WEST SUSITNA ACCESS SHOULD BENEFIT ALL ALASKANS
Millions of acres of state-owned lands lie west of the Susitna River, within the boundaries of the MatSu Borough. These lands are currently inaccessible to everyday Alaskans who don’t own a plane and who can’t afford to stay at a high-dollar lodge.
The Good News? There is plenty of land west of the Susitna to be shared by all, and the list of known resources and potential opportunities in the area is long: minerals, energy resources, agricultural lands, timber, fisheries, and wildlife. There are recreational resources that could one day attract new facilities like campgrounds, boat launches, and trail access points, and there are options for state land sales.
Even better? The State has proposed a 100-mile road that would stretch from its current terminus at Ayshire Road by the Little Susitna River to an area north of Mount Susitna and along the permitted Donlin Pipeline route up through the Skwentna River Valley. This road to multiple resource areas would lead to greater state revenues and an economic boost for Mat-Su businesses. More importantly, the road would launch thousands of good-paying jobs that would provide a greater standard of living for many Alaskans.
The Bad News? An anti-development group from outside Alaska (Trout Unlimited) is already testifying at hearings and opposing the road and so are a handful of lodges that cater to an elite class of clients – trying to keep the rest of Alaskans out of these millions of acres of state-owned lands.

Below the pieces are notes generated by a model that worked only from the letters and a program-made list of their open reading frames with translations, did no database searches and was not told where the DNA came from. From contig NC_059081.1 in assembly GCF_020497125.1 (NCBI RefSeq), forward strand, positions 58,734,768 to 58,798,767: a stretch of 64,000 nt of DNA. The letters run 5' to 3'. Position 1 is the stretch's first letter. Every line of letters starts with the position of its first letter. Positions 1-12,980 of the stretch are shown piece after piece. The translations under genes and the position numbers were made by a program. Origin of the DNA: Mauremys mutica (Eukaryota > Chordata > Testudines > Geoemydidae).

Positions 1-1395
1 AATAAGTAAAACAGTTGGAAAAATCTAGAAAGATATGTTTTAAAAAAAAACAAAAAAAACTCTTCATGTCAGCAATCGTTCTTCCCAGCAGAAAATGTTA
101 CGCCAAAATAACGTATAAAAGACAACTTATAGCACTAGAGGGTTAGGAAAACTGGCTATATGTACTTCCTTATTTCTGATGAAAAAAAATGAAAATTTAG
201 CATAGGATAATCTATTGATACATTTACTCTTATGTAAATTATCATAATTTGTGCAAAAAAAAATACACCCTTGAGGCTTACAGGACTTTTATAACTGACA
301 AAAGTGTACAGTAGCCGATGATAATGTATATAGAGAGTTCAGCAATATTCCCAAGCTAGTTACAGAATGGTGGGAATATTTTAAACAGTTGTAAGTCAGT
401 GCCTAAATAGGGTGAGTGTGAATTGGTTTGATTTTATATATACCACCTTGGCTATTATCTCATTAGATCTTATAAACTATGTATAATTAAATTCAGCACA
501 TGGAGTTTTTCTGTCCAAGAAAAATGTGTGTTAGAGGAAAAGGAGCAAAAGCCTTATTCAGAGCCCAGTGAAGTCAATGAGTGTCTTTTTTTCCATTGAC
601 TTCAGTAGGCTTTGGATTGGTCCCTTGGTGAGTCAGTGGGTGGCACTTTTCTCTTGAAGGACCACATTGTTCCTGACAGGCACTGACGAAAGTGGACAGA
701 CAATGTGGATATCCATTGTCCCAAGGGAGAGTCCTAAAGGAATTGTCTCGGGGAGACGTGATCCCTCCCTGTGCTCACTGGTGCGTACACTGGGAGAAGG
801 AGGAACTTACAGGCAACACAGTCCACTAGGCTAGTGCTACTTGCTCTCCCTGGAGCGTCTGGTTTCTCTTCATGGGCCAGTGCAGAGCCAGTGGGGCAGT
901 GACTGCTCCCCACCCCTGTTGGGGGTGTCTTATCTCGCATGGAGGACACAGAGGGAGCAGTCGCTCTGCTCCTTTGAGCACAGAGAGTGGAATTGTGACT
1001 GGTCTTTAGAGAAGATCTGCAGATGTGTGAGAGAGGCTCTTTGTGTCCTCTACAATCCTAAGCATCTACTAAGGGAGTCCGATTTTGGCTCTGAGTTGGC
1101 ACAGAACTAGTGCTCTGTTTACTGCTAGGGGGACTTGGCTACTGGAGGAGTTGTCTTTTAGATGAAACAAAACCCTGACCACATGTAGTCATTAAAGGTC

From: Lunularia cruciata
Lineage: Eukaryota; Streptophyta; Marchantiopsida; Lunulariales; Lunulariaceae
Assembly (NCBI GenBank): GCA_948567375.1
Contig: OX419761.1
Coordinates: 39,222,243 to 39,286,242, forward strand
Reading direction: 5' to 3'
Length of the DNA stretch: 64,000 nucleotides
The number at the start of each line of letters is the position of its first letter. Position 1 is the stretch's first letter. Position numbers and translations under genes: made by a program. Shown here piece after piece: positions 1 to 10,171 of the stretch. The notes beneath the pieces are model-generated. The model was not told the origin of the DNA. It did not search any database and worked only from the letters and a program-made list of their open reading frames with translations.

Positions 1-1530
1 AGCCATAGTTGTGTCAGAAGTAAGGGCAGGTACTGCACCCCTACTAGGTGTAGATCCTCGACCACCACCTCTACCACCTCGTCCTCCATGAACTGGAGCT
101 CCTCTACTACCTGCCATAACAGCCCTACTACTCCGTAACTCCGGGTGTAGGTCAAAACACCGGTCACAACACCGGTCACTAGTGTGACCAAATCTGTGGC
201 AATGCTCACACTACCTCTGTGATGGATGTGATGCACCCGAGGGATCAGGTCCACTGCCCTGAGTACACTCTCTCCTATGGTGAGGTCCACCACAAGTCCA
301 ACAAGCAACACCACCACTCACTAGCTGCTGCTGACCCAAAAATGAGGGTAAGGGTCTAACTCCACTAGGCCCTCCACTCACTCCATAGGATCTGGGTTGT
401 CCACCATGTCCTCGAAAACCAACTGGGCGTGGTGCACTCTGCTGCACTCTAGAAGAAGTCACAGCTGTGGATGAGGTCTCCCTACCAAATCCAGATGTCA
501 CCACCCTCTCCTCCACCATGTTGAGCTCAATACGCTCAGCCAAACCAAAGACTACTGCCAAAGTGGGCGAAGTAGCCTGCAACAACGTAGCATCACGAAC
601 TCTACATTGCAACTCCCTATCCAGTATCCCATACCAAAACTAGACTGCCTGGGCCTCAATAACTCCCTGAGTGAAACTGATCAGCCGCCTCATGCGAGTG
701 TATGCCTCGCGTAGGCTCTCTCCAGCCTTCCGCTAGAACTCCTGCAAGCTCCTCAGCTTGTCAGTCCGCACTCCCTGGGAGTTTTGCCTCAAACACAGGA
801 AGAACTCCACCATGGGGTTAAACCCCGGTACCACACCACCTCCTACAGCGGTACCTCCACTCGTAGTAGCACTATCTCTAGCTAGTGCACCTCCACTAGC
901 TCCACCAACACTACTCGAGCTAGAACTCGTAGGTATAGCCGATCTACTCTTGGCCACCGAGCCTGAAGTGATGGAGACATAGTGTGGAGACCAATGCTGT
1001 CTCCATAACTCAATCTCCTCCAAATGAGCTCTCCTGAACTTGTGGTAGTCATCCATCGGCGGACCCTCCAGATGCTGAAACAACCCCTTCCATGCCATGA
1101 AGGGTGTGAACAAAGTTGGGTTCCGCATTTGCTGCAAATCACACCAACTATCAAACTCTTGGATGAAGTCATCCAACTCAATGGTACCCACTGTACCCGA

When did it become so difficult to build a road in Alaska, and why?
Ask yourself – which roads and highways do you wish we had never built in this state? The Parks? The Seward? The Sterling? The Denali? The Taylor? The Dalton? Alaskans and tourists use them all, every day for work and for play. It’s hard to imagine experiencing Alaska without these critical pieces of Alaskan transportation infrastructure that provide so many people with access to so much beautiful country and so many resources.
It’s not surprising that the few lodge owners, who each own just a few acres, want to retain the millions of acres of state-owned lands out their back doors as their own private playground from which they – and they alone – can profit from guiding wealthy big game hunters and hosting tourists from foreign countries.
That business model blocks everyday Alaskans from the good paying jobs, resources, and enjoyment of the land that an access road would provide.
To keep these lands to themselves and their elite clientele, the lodge owners have made no reservations about wanting to kill the road entirely – and along with it, kill the thousands of Alaskan jobs and millions of dollars in state revenues that would result.
Alaskans – don’t let this road be stopped before it starts. Let the state work through the public process and define the public access component. Let the process work. The lands west of the Susitna are a shared resource that should maximize benefits to the state and all its residents.